Don't pay too much for Massachusetts electricity

How to choose a trustworthy supplier

Alex Crees
By Alex Crees April 2nd, 2018
For business

Recent allegations that a Massachusetts retail energy provider engaged in deceptive marketing and sales practices to lure customers into costly contracts – subsequently leading Attorney General Maura Healey to call for an end to energy choice in the state – underscore how important it is for customers to know exactly what they’re agreeing to when signing up for an energy plan.

Nobody wants to be cheated when it comes to their electric bill: That’s why Choose Energy only works with trusted providers that offer plans that benefit customers, both in regards to service and price. Over the past two years, residential electric and natural gas customers in Massachusetts could have saved an average of 24 and 10 percent on their monthly bills by shopping for a 12-month plan through Choose Energy, compared with those who purchased energy from National Grid and Eversource, respectively.

But it’s also important for customers to be empowered when choosing the right plan for them; that’s why we take the time to walk our customers through what is available to find the right fit for their lifestyle and budget.

In general, here are a few of the things to look out for when selecting an energy plan – both to make sure you aren’t surprised when you receive your monthly bill and to make sure you aren’t locked into a contract that isn’t what you wanted:

Note the term length

This one seems obvious, but it’s something a lot of customers forget about after they’re signed up for their contract. REPs offer a variety of plans that last for six months, 12 months, 24 months or even longer. The lowest-priced plans typically pair with shortest term lengths. This is a good choice for some customers – as long as they’re willing to shop around again when the six-month term expires. If a customer doesn’t, the provider will likely re-enroll the customer at its default rate, which will likely be higher than the rate in the six-month contract.

Re-enrollment into a default rate isn’t a trick or a deceptive practice: The provider will send notice when a plan is about to end, but it does require extra work on the customer’s part to ensure he or she is getting the lowest possible rate.

Energy prices are expected to rise over time as well – so locking in today’s rate for six months may be more expensive over time than signing up for a longer-term plan at a slightly higher rate now.

What does it mean for you? If you don’t have the time to shop around for a plan that frequently (or think you’ll forget), or if you want to avoid future spikes in energy rates, a 24- or 36-month plan is probably the better option for you.

Understand the difference between variable and fixed plans

Your utility sells power at a variable rate. Prices are tied to the market, which can be affected by any number of factors. That’s why suppliers also offer fixed-rate plans – ranging from six months to three years or even longer.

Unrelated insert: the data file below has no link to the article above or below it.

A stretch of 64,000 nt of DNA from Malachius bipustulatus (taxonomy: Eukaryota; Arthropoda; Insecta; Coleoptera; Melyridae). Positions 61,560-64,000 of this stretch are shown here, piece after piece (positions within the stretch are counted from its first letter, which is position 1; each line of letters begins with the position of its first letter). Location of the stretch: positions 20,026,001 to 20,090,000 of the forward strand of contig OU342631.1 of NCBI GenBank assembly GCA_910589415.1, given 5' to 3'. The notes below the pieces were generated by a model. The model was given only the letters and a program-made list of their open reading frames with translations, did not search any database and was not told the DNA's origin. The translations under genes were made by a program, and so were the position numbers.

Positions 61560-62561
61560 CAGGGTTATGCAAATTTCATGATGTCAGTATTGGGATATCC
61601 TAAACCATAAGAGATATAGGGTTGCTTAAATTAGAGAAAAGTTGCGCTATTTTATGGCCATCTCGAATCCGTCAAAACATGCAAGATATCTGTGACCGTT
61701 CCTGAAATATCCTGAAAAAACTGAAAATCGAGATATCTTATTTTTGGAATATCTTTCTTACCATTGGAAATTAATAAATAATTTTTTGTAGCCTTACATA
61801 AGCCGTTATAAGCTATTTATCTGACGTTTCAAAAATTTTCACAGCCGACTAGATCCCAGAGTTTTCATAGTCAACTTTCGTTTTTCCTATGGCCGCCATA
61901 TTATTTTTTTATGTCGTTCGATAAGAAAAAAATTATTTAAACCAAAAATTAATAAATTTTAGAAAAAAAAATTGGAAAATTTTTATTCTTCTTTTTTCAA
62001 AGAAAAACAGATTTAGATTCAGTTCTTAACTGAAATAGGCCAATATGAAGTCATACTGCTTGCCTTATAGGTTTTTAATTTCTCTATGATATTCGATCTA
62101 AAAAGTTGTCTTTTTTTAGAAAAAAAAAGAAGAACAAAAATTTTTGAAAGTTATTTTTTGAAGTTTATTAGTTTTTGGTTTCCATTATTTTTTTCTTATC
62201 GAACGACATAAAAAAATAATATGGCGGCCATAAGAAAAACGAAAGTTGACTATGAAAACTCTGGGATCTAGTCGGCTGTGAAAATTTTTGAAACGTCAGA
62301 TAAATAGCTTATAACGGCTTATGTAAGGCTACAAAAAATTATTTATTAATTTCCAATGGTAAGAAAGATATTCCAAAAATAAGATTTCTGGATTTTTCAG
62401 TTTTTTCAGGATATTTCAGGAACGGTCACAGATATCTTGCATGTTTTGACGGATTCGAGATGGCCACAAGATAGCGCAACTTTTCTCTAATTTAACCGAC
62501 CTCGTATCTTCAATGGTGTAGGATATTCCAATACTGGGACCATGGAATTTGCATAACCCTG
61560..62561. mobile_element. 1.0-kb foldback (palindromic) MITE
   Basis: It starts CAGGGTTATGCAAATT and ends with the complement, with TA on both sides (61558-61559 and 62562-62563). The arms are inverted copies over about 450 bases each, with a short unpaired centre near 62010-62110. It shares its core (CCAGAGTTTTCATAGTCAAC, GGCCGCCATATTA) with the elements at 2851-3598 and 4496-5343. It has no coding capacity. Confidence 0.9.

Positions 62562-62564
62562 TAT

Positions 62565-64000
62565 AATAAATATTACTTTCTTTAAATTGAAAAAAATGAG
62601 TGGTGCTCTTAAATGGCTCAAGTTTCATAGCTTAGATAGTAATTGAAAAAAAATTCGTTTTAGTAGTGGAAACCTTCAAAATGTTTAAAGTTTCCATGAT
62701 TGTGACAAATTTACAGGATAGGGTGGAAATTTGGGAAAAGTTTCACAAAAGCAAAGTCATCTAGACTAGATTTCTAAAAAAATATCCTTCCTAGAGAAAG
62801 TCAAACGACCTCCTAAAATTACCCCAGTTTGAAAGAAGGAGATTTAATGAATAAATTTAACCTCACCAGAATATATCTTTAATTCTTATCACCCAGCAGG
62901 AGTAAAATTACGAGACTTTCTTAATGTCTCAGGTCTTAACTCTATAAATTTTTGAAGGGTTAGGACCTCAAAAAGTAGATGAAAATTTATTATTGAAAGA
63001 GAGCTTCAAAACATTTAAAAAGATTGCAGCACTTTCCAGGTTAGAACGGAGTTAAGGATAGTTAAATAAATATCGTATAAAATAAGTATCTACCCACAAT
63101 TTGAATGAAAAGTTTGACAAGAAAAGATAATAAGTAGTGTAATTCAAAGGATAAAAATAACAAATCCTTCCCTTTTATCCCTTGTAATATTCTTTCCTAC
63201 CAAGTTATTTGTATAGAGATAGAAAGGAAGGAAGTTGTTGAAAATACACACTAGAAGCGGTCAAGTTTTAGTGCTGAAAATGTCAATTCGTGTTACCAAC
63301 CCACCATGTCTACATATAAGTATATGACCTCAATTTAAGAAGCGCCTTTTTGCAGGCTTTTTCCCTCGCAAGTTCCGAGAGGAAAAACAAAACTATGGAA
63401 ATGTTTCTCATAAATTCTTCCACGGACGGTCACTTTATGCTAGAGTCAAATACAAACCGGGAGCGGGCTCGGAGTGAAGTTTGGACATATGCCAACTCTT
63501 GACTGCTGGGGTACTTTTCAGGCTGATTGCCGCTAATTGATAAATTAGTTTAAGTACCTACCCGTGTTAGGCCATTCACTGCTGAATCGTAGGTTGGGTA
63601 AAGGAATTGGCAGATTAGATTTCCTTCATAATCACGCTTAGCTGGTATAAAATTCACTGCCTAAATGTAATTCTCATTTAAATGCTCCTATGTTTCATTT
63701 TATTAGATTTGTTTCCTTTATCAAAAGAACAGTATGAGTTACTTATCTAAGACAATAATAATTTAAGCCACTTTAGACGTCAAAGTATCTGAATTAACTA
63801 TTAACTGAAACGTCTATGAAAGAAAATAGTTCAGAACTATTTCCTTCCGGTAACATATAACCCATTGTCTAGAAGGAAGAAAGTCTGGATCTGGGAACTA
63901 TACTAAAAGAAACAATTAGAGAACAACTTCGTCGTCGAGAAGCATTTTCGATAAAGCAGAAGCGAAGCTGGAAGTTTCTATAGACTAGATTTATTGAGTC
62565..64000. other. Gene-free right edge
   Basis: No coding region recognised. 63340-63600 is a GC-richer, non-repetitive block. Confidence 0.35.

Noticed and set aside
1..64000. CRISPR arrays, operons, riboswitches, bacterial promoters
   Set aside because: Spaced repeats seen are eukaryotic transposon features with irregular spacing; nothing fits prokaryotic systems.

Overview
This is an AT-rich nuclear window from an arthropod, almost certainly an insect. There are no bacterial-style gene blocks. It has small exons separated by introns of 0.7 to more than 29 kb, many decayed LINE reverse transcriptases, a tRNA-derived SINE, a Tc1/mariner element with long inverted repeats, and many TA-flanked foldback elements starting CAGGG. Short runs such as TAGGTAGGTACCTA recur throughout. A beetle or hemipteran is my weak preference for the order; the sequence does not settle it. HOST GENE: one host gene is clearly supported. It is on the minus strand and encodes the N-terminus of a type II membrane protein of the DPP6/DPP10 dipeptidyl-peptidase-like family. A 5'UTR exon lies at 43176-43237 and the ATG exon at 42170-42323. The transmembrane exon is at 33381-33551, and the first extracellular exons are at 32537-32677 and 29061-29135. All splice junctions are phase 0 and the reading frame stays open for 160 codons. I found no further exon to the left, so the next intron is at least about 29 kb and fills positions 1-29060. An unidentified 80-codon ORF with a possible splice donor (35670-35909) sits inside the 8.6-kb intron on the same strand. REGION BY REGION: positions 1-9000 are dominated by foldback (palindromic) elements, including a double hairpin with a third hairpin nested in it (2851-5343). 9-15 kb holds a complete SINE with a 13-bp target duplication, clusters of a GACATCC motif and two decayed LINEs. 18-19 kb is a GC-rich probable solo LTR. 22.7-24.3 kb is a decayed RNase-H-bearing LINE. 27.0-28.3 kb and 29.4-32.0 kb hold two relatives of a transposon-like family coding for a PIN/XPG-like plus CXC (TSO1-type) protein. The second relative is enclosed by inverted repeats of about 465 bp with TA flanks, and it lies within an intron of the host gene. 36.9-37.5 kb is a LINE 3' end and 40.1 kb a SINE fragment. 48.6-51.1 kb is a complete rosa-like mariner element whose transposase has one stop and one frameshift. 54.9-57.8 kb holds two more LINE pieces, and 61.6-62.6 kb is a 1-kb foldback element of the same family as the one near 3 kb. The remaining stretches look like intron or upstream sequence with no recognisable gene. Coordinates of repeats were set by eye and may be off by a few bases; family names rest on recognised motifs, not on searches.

Put simply, variable-rate plans change with the market, even within the confines of your contract, so you potentially can be subject to different rates every month. While it’s possible you can see lower rates with variable-rate plans, you can also see those rates skyrocket when the market dictates it. Fixed-rate plans lock in a stable rate for the length of the contract, meaning that even when energy prices rise, your rate stays the same.

Beware of ‘too good to be true’ prices

This actually can be a sign of an REP that isn’t looking out for your best interests – plans that are far below the rest in terms of price. It is true that shopping around for your energy plan can offer you savings compared with your utility, but the prices providers offer should reflect current energy rates. In other words, if current energy rates are 12 cents per kWh, and every other REP is offering a plan close to that rate, it’s nearly impossible for an REP to offer a plan that’s 4 cents per KWH. The company would lose too much money.

When you see plans with these “too good to be true” prices, it’s especially important that you read the fine print because the REP could be trying to deceive you. Your rate could be based on a defined amount of usage; in certain cases, it’s based on a nearly impossible amount of usage. So, if you don’t use enough energy or use too much, the REP charges you another rate – a much higher one. And when you call to complain, the especially unscrupulous providers will point back to your contract, the one in which you “agreed” to be charged that much.

Our promise

Customers in deregulated states are bombarded with options, some of which could be costlier than purchasing energy from their local utility. It can be overwhelming enough as it is to shop for an energy plan – without having to worry that a company is trying to take advantage of you.

That’s why Choose Energy believes in the power of educating our customers, so they know what they’re signing up for. Choose Energy is one of the only places where you can get true comparisons on what you’ll pay versus the utility rate. Savvy shoppers have the opportunity to save in deregulated states – and we’re here to help.

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